With more FEMA money, financiers back $7.4M Penfield repair plan

Members of the Penfield Building Committee were in attendance at Tuesday's Board of Finance meeting, where their request for an additional $1.4 million in funding was approved.
Members of the Penfield Building Committee were in attendance at Tuesday's Board of Finance meeting, where their request for an additional $1.4 million in funding was approved.Genevieve Reilly / Hearst Connecticut Media

An additional $1.4 million to rebuild storm-battered Penfield Pavilion was unanimously approved Tuesday by the Board of Finance.

The money will allow the Penfield Building Committee to go forward with original plans to demolish the waterfront pavilion’s east wing of lockers, and move the structure into the parking lot while a new foundation is built. The pavilion — closed since it was damaged by Superstorm Sandy in October 2012 — will then be moved back into place and a new locker wing constructed.

“I voted for this project in January,” board member James Walsh said. “We’ve gotten through a lot. I still support this project 100 percent for the exact same reasons I supported it in January.”

The revised financing for the Penfield project still must be approved by the Representative Town Meeting.

After contemplating a series of options to repair and reopen the pavilion, the building committee and town boards agreed on what became known as “option 7A,” and $6 million was appropriated for construction.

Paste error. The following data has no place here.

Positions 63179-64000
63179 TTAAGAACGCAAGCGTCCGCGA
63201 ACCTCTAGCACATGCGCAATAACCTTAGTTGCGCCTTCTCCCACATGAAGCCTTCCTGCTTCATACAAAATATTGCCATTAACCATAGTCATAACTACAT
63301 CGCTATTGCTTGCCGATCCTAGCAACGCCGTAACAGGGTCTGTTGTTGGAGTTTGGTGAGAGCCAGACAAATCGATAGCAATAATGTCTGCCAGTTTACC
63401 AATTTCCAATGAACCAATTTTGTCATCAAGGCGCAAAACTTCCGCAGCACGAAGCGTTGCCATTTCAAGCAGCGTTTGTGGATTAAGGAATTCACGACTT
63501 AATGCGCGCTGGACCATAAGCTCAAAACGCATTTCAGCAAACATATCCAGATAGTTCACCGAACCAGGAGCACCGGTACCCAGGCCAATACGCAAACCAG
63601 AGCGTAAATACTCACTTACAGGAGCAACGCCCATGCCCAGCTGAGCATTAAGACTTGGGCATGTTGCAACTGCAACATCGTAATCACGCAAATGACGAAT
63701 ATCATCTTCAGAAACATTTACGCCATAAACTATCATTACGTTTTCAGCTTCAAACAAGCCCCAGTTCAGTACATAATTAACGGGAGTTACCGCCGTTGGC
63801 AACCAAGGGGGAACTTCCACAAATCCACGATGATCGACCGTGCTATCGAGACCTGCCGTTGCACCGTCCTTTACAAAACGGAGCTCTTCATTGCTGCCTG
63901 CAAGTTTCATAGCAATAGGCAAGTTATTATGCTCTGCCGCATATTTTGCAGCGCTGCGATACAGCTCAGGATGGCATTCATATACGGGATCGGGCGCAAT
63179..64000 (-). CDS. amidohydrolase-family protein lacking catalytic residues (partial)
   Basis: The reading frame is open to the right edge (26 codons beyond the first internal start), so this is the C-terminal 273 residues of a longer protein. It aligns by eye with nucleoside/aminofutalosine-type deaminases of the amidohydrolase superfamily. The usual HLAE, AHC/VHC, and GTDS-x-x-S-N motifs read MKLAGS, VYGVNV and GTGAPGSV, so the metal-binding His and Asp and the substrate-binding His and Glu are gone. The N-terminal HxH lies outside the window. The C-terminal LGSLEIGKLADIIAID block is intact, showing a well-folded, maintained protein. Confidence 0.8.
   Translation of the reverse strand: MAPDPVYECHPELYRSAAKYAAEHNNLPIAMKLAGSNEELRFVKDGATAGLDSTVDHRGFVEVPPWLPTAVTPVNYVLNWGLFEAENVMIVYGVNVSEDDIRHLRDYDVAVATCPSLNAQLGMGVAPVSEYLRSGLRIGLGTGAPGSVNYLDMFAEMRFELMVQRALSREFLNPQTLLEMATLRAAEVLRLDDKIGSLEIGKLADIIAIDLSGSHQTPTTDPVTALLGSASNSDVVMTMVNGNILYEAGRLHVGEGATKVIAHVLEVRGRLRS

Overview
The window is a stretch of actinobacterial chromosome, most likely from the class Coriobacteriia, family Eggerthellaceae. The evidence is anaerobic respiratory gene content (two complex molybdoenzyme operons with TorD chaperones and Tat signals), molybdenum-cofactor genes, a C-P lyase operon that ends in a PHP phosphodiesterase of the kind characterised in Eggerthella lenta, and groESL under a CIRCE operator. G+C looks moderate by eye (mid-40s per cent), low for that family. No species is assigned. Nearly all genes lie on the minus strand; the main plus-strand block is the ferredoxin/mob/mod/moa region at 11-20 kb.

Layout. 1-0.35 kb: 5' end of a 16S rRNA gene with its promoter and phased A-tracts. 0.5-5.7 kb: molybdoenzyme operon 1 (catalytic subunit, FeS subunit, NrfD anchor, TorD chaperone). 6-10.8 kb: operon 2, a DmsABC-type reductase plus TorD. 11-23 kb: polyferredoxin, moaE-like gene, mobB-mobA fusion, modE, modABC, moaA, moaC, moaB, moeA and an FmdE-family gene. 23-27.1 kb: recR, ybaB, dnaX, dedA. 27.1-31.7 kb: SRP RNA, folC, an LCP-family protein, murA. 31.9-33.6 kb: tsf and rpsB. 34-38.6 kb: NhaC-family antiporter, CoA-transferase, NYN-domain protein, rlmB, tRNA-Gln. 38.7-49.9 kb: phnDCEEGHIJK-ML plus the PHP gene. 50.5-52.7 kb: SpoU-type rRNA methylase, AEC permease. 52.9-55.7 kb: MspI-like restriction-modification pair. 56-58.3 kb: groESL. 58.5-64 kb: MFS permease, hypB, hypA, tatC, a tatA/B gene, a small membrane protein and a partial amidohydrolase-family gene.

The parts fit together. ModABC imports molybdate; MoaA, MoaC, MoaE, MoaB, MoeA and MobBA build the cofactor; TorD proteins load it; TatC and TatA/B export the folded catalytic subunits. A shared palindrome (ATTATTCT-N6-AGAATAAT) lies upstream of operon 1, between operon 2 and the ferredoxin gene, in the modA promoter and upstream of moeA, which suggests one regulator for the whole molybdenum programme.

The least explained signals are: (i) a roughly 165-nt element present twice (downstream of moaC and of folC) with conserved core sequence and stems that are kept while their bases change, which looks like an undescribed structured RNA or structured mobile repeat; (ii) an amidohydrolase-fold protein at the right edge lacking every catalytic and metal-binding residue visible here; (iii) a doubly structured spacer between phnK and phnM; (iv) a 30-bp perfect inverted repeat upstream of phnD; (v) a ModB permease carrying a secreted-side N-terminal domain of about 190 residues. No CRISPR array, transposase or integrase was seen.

However, bids came in $1.2 million over the approved budget earlier this year, and the committee began to look at ways to reduce costs. While that was going on, the Federal Emergency Management Agency’s reimbursement criteria were clarified and town officials recently were notified the project would be eligible for a 75 percent reimbursement rate.

Between FEMA’s reimbursement, other grants received and an insurance settlement, it had been estimated the town’s share of the original $6 million would net out to between $953,000 and $1.5 million. Now, at a cost of $7.4 million, the town’s share is estimated at $1.2 million.

“So, though the cost of this went up based on the bids, the net impact on funding is right in the middle of the funding range,” finance Chairman Thomas Flynn said.

Walsh asked if the building committee, once the FEMA reimbursement was clarified, considered tearing down the existing building and starting new.

“I believe we did,” said James Bradley, the building committee chairman. He said the cost estimate for that scenario would be about $10 million.

Fiscal Officer Robert Mayer said that constructing a completely new pavilion would mean starting the FEMA process all over, once again extending the time line for reopening the pavilion.

Bradley agreed with Walsh that “in a perfect world” constructing an entirely new pavilion would be the way to go, but given the circumstances, “I think we’re going in the right direction.”

He told the panel that the Department of Public Works has been monitoring the building to make sure its condition has not worsened. “It’s repairable,” Bradley said, adding that it is believed the structure can sustain the stress of being moved.